Ending Our Silence

Promoting H.R. 40 to Study Slavery and Redress Institutionalized Racism


  • Cathy McElderry Tennessee State University
  • V. Nikki Jones Spalding State University




reparations, H.R. 40, social justice, advocacy, institutionalized racism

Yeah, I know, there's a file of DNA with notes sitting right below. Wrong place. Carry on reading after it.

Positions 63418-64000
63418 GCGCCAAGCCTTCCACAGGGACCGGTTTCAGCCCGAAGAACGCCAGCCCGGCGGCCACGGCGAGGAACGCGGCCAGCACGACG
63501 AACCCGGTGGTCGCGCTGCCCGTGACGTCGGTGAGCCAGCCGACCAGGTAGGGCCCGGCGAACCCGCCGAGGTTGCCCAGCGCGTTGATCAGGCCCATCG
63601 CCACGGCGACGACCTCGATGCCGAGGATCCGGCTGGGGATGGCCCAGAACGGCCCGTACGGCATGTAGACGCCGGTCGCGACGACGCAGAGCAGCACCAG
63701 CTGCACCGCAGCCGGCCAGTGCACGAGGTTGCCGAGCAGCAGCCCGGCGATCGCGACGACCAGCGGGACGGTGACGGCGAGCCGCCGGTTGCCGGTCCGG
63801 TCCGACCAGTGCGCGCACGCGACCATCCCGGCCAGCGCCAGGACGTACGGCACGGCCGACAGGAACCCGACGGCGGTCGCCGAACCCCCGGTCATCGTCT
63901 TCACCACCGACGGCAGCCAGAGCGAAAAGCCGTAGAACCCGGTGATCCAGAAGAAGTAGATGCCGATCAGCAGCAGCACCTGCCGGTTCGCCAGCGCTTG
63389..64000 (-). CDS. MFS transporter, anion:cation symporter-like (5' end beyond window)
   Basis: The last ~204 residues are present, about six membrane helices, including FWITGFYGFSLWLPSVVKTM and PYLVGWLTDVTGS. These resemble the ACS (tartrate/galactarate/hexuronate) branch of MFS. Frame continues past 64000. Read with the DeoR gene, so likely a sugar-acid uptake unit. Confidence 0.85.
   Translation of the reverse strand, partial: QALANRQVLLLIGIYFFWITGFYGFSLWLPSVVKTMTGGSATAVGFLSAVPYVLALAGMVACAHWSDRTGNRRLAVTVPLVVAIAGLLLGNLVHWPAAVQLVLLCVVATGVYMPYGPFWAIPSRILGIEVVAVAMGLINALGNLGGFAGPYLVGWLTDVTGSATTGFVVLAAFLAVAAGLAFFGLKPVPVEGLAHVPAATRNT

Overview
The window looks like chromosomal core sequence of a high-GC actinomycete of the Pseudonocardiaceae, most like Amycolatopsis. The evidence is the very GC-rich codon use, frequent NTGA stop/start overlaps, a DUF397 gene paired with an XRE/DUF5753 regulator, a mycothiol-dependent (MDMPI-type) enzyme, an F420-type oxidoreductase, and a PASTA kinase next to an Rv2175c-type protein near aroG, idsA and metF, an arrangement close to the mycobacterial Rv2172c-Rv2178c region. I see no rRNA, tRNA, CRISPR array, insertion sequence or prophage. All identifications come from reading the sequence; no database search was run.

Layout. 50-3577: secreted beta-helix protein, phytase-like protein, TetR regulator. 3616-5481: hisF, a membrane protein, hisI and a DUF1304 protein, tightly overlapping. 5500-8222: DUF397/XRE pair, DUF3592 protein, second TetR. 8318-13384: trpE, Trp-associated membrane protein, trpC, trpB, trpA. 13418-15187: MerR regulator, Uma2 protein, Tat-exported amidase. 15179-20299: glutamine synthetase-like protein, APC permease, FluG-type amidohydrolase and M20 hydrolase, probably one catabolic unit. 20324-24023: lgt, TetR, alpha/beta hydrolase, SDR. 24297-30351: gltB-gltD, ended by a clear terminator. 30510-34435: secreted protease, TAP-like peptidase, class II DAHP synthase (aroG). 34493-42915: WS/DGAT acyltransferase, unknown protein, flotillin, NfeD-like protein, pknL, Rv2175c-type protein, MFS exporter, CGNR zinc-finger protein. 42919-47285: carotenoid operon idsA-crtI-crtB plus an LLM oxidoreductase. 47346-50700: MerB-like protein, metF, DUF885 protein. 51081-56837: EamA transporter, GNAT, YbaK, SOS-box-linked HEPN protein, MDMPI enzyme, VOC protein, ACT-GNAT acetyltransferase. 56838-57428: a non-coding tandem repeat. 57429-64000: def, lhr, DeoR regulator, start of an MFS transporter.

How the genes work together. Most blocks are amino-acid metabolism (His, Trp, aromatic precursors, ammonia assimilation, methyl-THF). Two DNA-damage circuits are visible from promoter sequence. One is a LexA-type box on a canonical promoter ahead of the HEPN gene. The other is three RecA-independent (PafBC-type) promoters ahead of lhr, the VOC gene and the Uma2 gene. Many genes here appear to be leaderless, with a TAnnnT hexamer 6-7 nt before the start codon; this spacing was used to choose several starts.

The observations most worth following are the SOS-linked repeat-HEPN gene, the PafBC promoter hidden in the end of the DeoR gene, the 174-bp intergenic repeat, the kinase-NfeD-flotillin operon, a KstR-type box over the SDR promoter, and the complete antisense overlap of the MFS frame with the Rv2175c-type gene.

The U.S. has never fully addressed the legacy of chattel slavery and institutionalized racism. H.R. 40 – Commission to Study and Develop Reparation Proposals/Processes for African Americans Act presents an opportunity to engage in a national discourse on the topic of federal reparations for the injustices of slavery and the present-day impact. The intent of the bill is to establish a commission to examine remedies for slavery and institutionalized discrimination. Enacting this bill is an important step in acknowledging the fundamental injustices of slavery. Social work, as a profession, has yet to acknowledge a position on this important issue. The historical context of reparations and institutionalized discrimination are presented to initiate a dialogue and call to action among social workers. Social workers are in a unique position to play an integral role in addressing the issues challenging passage of H.R. 40. The advocacy expertise of social workers situates them to support reparations as a policy priority that aligns with the cardinal values of the profession. Through capacity-building, the social work profession can dispel the myths and fears associated with reparations and move H.R. 40 forward.


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